The pattern is becoming familiar. On Mondays the Tories surge. Then at around 10.30pm that evening, it turns out that the two main parties are at deadlock. At the end of the week, Labour charges ahead.
The way polls are interpreted is increasingly driven by each pollsters’ release schedule rather than by any substantial change in the underlying trends.
Or so it has seemed until now.
A closer look at the figures reveals that some clear trends have emerged over the past two weeks. Clarity does not of course imply certainty – but here’s what we know, and don’t know, with just a week to the election.
1. The Conservatives have edged ahead in the polls and are more likely to be the largest party
Polls this week have ranged from a Conservative six-point lead to a Labour three-point advantage.
That is a significant difference, and there is some debate as to why there is such divergence between different polls.
One explanation has been the differing methods between phone and internet polls, with the latter showing higher Labour scores and higher Ukip ones, while the former produces higher Conservative numbers and lower ones for Nigel Farage’s party.
A second suggestion has been that the difference between the results is produced by more established firms compared with newer pollsters.
Although there is evidence to support both theories, there are also differences within both groups to suggest that the answer to the enigma may in fact be found elsewhere.
If we focus not on the size of the Tory (or Labour) leads, but instead at the relative vote share of the two parties, the gap between the two contenders is far more stable than may initially meet the eye.
The range for the Tories (calculated from the average of figures released by each individual polling company during the campaign) is 32.5–35.5%, compared with Labour’s 32–34.5%.
So either at the top or the bottom end of those ranges, the Conservatives are slightly ahead. It’s not a large lead in either case, but it is real.
Of course there isn’t a consensus among all the polls, and the one set of figures that seems to counter the pack one day, may end up being the most accurate snapshot in a week’s time.
However, as things stand, the trend is that the Tories are more likely than not to emerge as the largest party on 7 May.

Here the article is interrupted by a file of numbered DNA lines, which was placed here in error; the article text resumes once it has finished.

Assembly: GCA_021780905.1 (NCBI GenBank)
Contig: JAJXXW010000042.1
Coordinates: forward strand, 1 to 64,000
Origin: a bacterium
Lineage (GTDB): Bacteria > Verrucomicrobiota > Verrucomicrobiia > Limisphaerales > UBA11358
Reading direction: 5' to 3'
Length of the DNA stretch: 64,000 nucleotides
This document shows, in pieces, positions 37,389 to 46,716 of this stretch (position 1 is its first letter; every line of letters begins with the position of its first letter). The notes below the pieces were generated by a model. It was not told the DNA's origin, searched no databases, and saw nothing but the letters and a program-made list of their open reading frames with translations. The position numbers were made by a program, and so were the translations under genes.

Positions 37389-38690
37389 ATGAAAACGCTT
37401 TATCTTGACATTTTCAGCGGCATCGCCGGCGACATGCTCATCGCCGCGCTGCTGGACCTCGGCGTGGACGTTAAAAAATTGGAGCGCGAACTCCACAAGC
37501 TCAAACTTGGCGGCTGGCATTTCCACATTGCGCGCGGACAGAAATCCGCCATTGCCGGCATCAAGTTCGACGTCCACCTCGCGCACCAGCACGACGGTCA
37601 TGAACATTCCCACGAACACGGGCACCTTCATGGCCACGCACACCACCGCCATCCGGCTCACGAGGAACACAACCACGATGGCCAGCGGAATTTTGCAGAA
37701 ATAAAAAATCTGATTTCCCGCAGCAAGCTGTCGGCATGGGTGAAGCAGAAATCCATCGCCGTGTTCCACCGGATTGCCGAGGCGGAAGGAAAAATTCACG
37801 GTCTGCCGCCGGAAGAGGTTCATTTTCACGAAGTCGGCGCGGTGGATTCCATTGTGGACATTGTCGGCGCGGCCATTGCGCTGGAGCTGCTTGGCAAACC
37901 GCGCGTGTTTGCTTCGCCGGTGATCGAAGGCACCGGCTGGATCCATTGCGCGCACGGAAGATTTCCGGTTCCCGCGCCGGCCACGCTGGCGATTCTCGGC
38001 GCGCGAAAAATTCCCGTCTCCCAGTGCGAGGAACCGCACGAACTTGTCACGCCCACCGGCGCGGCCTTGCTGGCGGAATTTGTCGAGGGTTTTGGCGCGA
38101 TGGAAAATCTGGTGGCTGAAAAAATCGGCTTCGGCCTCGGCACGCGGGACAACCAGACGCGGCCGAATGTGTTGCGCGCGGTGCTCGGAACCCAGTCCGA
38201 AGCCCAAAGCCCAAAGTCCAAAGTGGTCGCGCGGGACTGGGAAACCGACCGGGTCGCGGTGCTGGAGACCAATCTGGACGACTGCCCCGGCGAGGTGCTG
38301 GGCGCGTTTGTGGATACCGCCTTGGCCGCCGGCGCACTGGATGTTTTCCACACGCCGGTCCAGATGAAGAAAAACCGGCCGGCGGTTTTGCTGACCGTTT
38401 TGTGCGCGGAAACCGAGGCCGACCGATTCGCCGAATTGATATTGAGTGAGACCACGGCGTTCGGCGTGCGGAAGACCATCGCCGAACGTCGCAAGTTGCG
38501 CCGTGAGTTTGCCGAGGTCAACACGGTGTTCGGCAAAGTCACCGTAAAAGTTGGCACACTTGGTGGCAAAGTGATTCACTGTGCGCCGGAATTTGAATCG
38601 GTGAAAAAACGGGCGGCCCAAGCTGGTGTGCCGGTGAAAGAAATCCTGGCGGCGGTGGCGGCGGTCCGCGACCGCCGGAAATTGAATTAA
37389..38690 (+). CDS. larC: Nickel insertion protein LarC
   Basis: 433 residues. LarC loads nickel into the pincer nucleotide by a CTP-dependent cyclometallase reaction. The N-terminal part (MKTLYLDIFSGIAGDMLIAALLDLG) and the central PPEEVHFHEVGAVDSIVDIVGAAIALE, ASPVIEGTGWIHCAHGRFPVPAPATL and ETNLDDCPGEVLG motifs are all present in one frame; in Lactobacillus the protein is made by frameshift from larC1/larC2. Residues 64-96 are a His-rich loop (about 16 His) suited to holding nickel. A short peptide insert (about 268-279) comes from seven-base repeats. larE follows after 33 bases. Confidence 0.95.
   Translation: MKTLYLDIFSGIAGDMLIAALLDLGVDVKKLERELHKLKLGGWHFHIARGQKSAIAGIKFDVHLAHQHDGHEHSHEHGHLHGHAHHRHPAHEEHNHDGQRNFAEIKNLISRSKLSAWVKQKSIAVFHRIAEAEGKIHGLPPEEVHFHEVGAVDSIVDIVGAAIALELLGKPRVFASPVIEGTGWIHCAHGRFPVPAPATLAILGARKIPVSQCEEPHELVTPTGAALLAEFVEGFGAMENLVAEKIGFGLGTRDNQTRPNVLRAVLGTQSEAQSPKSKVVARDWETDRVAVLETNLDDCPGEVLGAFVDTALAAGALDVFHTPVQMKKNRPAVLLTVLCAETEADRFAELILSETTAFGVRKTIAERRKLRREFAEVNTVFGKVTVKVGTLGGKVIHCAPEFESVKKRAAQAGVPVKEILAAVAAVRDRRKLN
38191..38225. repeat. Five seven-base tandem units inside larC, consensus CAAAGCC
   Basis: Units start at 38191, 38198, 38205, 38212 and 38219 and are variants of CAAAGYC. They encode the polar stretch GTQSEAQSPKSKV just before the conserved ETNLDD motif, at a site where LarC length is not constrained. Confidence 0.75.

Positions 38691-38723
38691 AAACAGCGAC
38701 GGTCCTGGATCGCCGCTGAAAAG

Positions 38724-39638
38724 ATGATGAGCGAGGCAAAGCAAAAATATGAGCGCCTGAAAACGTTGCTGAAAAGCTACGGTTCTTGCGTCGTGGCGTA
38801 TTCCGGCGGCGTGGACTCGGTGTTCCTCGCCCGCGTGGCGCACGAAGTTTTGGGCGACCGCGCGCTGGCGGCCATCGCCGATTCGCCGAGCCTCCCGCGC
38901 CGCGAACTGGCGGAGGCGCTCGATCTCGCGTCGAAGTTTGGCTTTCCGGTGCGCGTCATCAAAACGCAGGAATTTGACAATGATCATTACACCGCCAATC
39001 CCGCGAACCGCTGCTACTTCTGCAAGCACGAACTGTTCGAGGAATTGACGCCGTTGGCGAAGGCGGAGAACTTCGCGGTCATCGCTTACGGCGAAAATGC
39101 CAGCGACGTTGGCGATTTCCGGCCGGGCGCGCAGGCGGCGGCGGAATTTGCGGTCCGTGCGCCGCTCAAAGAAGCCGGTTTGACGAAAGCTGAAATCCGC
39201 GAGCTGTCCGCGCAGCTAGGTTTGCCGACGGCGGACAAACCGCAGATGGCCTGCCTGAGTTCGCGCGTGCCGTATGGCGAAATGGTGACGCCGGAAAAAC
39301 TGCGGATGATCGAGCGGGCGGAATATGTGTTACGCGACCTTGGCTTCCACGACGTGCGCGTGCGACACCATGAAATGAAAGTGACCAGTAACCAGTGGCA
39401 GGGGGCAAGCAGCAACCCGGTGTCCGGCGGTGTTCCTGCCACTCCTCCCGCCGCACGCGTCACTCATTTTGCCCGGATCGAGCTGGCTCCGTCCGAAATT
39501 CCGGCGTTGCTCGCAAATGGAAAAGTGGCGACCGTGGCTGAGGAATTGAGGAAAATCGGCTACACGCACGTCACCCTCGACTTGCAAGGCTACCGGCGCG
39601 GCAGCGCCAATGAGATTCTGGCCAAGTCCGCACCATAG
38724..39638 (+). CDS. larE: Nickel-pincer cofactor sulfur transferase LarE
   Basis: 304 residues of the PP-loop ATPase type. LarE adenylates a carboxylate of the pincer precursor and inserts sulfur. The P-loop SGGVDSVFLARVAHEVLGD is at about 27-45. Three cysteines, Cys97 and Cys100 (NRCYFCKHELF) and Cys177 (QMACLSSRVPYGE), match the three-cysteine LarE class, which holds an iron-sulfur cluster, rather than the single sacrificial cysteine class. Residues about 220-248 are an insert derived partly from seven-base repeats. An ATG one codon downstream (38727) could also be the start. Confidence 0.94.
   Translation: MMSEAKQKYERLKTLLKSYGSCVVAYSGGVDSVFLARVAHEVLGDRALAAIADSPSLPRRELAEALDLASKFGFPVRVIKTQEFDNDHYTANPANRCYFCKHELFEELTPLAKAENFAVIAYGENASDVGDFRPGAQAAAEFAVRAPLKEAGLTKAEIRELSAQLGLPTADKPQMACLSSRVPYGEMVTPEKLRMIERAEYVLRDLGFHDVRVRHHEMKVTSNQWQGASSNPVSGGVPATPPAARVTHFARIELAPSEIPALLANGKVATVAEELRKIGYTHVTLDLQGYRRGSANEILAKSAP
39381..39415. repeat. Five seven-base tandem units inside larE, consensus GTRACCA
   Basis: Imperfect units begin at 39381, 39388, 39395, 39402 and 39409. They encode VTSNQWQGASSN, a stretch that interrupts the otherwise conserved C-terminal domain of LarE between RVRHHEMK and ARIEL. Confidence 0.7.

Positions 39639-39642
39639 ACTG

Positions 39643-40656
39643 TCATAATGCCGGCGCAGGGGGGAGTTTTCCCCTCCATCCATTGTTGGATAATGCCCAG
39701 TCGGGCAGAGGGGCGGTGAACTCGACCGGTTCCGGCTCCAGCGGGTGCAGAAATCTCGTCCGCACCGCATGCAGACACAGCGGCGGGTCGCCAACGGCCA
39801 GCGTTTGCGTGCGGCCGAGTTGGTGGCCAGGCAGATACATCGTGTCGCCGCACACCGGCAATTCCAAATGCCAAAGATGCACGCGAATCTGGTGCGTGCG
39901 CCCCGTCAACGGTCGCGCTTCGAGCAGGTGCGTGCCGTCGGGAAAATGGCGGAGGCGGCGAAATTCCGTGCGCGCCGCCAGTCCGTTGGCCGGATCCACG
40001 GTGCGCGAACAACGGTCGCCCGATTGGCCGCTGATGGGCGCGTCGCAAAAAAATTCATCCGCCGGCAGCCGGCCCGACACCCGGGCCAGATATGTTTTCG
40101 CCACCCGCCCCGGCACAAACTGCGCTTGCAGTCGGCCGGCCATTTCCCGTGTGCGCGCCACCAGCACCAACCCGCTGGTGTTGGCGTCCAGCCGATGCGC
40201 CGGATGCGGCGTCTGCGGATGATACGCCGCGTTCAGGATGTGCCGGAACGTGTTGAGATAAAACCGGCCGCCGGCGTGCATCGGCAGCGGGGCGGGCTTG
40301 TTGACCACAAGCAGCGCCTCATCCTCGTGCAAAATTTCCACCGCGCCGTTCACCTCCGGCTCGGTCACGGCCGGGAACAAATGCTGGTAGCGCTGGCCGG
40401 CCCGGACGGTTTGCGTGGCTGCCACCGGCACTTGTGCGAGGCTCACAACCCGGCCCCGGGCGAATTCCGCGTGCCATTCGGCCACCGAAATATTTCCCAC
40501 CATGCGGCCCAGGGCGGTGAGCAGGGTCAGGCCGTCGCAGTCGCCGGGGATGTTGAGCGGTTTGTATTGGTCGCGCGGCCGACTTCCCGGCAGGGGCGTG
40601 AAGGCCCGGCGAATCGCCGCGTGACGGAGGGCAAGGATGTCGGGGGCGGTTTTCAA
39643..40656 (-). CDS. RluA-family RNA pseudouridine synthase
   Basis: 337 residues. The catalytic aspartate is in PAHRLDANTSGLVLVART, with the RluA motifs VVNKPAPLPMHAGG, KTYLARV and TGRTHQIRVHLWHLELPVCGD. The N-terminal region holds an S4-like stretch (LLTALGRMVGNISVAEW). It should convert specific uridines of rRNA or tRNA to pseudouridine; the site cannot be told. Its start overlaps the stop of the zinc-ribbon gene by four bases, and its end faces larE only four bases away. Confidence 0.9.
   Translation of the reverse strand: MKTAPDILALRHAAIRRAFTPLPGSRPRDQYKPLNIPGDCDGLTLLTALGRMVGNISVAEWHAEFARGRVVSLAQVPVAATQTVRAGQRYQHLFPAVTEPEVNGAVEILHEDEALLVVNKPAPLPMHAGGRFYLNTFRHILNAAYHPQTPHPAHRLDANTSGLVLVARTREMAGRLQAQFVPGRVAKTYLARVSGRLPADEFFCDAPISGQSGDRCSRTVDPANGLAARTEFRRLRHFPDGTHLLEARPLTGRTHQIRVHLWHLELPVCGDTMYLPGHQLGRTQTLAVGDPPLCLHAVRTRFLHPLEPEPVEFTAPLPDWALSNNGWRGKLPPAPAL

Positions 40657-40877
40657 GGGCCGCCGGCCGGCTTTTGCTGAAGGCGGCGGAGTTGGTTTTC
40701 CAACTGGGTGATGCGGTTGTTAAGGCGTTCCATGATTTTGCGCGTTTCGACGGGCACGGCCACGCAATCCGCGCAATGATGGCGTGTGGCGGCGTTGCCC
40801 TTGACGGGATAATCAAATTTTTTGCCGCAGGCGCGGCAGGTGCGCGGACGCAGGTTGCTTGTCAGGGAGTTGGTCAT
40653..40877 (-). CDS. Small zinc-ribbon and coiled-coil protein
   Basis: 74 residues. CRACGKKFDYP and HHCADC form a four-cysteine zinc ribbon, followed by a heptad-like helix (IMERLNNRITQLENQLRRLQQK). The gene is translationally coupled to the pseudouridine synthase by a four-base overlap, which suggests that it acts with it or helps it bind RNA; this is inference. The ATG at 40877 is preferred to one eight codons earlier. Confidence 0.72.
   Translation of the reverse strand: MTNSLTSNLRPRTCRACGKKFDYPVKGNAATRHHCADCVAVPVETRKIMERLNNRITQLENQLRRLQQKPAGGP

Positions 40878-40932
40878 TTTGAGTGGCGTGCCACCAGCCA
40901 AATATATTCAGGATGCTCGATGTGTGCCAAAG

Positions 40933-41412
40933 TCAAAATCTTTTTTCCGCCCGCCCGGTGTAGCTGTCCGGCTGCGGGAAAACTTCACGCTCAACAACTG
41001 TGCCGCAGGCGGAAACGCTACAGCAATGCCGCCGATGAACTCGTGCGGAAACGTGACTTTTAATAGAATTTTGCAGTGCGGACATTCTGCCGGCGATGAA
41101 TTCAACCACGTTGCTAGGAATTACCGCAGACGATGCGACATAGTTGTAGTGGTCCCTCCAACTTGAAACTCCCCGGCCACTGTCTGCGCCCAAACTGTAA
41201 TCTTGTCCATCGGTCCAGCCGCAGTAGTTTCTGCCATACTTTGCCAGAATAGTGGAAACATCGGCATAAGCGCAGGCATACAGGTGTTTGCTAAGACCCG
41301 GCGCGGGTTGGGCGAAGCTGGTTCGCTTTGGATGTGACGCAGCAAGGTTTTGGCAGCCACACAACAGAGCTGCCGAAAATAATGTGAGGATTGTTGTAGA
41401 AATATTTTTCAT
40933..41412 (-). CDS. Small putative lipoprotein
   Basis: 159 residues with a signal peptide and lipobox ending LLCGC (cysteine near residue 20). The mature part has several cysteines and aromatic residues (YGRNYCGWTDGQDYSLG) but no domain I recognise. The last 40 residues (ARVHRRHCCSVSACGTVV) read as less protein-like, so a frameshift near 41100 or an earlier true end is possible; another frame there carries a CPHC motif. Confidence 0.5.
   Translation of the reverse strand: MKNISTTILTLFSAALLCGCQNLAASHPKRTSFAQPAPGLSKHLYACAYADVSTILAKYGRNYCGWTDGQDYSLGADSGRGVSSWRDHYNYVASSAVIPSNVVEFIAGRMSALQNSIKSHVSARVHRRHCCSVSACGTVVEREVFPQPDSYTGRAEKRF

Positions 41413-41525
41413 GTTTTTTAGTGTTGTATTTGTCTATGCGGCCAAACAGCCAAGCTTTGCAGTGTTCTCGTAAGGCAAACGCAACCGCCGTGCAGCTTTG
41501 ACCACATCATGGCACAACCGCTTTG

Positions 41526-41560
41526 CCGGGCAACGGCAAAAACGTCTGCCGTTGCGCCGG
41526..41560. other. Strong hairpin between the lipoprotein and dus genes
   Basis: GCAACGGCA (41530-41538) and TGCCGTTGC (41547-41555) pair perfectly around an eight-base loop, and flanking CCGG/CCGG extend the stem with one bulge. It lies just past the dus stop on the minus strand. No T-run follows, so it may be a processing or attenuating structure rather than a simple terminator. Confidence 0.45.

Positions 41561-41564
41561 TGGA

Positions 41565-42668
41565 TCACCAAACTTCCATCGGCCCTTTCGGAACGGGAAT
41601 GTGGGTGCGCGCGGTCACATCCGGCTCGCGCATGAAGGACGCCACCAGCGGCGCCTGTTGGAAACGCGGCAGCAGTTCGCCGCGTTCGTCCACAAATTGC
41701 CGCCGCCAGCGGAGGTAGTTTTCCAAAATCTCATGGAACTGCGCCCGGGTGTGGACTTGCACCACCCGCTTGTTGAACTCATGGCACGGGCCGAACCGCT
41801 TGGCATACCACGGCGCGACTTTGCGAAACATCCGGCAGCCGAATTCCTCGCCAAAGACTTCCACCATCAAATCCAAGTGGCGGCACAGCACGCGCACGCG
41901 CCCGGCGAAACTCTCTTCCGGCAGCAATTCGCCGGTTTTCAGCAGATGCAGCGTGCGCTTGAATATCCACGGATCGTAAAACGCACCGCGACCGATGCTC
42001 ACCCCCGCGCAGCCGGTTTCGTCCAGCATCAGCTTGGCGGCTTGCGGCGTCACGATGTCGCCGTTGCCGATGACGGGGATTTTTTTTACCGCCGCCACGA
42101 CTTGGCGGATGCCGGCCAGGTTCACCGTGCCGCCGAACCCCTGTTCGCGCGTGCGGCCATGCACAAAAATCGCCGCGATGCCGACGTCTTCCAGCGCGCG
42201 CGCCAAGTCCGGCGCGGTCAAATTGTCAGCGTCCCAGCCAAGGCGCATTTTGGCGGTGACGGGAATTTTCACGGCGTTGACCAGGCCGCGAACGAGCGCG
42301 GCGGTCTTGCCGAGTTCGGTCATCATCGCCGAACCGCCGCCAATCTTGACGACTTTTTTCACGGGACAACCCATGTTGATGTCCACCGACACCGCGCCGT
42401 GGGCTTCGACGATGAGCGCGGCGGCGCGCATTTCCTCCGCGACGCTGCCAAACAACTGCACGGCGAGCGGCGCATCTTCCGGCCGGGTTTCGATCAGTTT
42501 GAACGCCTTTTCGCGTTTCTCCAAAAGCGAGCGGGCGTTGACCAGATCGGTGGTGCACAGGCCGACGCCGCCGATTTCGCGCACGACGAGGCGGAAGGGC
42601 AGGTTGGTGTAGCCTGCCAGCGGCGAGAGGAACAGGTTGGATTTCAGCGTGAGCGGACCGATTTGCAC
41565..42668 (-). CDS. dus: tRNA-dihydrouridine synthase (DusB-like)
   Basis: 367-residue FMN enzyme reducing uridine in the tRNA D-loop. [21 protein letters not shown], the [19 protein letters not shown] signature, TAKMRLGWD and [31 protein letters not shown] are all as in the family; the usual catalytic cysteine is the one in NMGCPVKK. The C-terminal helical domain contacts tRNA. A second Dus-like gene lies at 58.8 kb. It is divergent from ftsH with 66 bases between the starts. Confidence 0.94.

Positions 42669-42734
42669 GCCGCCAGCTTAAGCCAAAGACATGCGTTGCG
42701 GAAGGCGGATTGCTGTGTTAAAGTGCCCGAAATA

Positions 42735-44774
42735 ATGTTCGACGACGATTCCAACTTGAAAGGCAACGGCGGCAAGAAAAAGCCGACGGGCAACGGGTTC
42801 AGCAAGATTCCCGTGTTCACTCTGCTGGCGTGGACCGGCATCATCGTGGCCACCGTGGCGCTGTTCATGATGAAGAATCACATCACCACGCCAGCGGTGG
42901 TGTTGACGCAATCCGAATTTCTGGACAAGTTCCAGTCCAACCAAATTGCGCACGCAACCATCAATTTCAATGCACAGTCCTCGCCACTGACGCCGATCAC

2. Scotland will produce an SNP landslide
In Scotland, the polls have been far easier to interpret. Phone polls, internet surveys and constituency polling, all say the same thing: the SNP is on course to winning most of Scotland’s 59 seats.
If anything the SNP lead is increasing – three polls this week have them above 50% of the vote.
In the Guardian’s projection, Nicola Sturgeon’s party is set to gain 49 seats, which added to their existing tally means there would be 55 SNP MPs in the next parliament.
3. The coalition arithmetic still favours Miliband over Cameron
Although the evidence and trend suggests that the Conservatives will be the largest party, having the numbers to form a government is a different matter all together.
The arithmetic and paths that lead to No 10 still lean towards Miliband despite the Tories’ lead in the polls.
Because it is extremely unlikely that a single party will have an outright majority, both Cameron and Miliband would need the votes of other parties if they are to command the confidence of the House of Commons.
The SNP, Plaid Cymru, the Greens and the SDLP have all said they would vote a Tory government down – and together with Labour – this bloc adds up to 331 seats, compared with Cameron’s 313 (assuming the Tory leader can indeed cobble together a deal that includes the Lib Dems, Ukip and the DUP).
The problem for the Conservatives is that any seat the SNP takes away from Labour makes no difference to the anti-Tory bloc’s total. However, the 10 seats the SNP are projected to gain from the Lib Dems and the Scottish Conservatives hurts the Cameron bloc.
The hard truth is that the Conservatives would need to roughly cut by a third the 41 seats the party is currently projected to lose to Labour – and currently there is no evidence to suggest that they will.
There are of course political considerations alongside the figures, but these are the numbers.
Unless Cameron can open up at least a four or five point lead in the polls in the last week of campaigning, the inevitability that follows the maths will eventually mean he can no longer continue as prime minister.
4. The great unknown: the Ukip vote
The single most uncertain factor on 7 May is the Ukip vote.
Although Ukip ranges from 10% to 18% in the polls, support for Nigel Farage’s party has been dropping steadily since the beginning of the year. In January it averaged 15%. It is now below 13%. The direction of travel is also apparent in Lord Ashcroft’s constituency polling.
However, this doesn’t tell us enough.
What will decide Cameron and Miliband’s electoral prospects isn’t so much the national share of the vote that Farage’s party captures. Instead the first issue is how the votes are distributed in marginal Tory-Labour seats. Secondly, if there is indeed a swing away from Ukip in these seats, who will benefit more between the Conservatives and Labour.
With a week until the election, the Tories narrowly lead in the contest for largest party, and Miliband is marginally ahead in the race to No 10 – but make no mistake: the differences are so minor that neither game is over.
This article was written by Alberto Nardelli, for theguardian.com on Thursday 30th April 2015 07.00 Europe/Londonguardian.co.uk © Guardian News and Media Limited 2010